Submitted by Hugh Qualls
Mt. Grant General Hospital Administrator


Chocolate, vanilla or twist? Those were the delicious choices for Lefa L. Seran Skilled Nursing Facility residents during our recent trip to the Eastern Sierra. On the last Friday of June, we headed west toward the state line, across the Mono Basin, gearing down to make the steep climb up Tioga Pass. Unlike our 2018 trip, the road through Yosemite National Park was still closed due to near-record snowpack, so we reversed course at the park entrance. Ellery and Tioga Lakes were clear of ice though adjacent campgrounds remained gated due to snow. We found an open spot to park overlooking Ellery; residents on board marveled for several minutes at the vast beauty of this alpine paradise—which was a good way to relax before the trip down Tioga Pass. As many know, the road up hugs the mountain; the road down teeters inches from a sheer edge thousands of feet above the valley floor. It was the first time down the pass for one staff member on board, whose fear of heights ramped up considerably by sitting in front passenger seat with a terrifying view of the bottom far below. Our intrepid residents found it all breathtaking and the perfect way to work up an appetite for lunch in Lee Vining.

Next to the Upside Down House at the little town park overlooking Mono Lake, residents and staff enjoyed a leisurely lunch. As wispy clouds danced along mountain ridges, a few gulls and starlings quietly joined our party— much to the delight of several residents. Breadcrumbs were soon tossed and more birds appeared. Caws and chirps were met with smiles. After our feathered friends left, it was time for ice cream (the Mono Cone, of course). Silence settled upon us as soft-serve cones were savored to the last. All agreed it was a perfect afternoon but return home we must—though not before a quick detour into Lundy Canyon, where small boats bobbed about and lake water poured over spillway near the dam. A feast of memories for all to cherish long after—the best reason for such an adventure.

A letter landed on my desk not long ago from a patient recently discharged after an extended stay. While Mt. Grant strives to provide the best medical care possible, given our frontier location and limited resources, it can be a struggle at times to meet everyone’s needs, so I opened the envelope hesitantly. What a joy it was to read compliments about hospital staff and services. Nursing of course was singled out for accolades but also earning praise were housekeeping and dietary. The fact that a former Marine took the time to write this letter only added to its significance and worth. We welcome all comments, good or bad; mail, call or email and let me know what your local hospital can do better to serve you. Speaking of email, my address is hqualls@mgghnv.org (all hospital addresses recently changed as we shortened our domain).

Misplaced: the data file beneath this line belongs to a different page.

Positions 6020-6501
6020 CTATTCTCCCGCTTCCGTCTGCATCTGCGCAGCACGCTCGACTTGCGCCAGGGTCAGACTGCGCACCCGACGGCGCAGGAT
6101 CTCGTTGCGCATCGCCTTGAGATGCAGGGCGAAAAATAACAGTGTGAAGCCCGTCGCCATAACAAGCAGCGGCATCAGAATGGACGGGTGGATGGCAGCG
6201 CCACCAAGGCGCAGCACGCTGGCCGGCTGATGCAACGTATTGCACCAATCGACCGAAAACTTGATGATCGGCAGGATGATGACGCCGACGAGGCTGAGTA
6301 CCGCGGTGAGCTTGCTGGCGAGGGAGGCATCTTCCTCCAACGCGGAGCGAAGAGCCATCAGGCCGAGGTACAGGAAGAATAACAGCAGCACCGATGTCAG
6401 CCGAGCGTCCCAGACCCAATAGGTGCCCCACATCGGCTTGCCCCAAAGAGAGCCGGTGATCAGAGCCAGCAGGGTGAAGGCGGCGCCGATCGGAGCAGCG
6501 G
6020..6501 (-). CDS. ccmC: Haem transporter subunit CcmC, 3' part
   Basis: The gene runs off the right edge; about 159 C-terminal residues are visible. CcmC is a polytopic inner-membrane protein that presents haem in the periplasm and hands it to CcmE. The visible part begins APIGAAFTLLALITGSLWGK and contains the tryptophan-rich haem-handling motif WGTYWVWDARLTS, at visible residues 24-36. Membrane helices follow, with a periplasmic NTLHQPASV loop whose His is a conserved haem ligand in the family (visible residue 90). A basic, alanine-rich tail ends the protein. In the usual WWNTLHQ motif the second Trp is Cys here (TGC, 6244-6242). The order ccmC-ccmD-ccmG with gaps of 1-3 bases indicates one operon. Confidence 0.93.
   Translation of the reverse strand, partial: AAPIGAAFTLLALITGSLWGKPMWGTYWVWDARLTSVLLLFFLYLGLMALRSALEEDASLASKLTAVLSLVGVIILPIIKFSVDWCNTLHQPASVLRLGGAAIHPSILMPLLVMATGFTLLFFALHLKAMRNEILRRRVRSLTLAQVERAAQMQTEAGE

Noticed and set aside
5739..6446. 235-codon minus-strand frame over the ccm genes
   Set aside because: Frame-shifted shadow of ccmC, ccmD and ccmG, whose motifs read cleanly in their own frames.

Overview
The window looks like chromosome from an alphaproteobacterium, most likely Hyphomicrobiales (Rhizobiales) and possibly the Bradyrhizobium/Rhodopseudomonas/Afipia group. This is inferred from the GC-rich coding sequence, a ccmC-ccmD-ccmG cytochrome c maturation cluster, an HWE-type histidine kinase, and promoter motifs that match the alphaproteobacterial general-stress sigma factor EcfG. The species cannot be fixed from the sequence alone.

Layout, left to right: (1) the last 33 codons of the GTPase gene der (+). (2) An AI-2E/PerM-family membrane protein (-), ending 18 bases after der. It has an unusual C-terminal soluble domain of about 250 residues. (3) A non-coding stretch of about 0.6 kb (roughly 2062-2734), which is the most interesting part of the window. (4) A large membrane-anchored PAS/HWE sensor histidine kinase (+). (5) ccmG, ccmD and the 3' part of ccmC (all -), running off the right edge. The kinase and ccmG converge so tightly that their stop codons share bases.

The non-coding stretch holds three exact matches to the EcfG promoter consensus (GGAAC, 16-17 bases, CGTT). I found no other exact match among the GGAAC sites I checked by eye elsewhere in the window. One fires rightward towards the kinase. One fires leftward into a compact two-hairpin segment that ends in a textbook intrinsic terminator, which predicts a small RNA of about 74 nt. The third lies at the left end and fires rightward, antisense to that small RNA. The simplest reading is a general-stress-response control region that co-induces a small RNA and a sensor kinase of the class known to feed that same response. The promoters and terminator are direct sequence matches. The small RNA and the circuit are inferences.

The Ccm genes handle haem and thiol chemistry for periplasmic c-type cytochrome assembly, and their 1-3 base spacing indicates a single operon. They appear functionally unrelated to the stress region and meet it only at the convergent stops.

Charlie Mann has been our community paramedic (CP) for a year already; joining him soon to provide care to homebound chronically ill patients will be Terceira Schunke—better known as T. She is also a highly qualified Advanced EMT with CP endorsement; given the needs in our extended communities, they will be sharing the workload to ensure all eligible patients receive the services they deserve.

Look for more information in coming months about plans to upgrade our CT scanner; current scanner is several years old. Newer models are more accurate, faster, safer, and (critical to us) more reliable.

Finally, my apologies to the good folks at Hawthorne Lions Club; I mistakenly referred to another devoted service club last month regarding support for MGGH. The hospital is fortunate to have friends at both.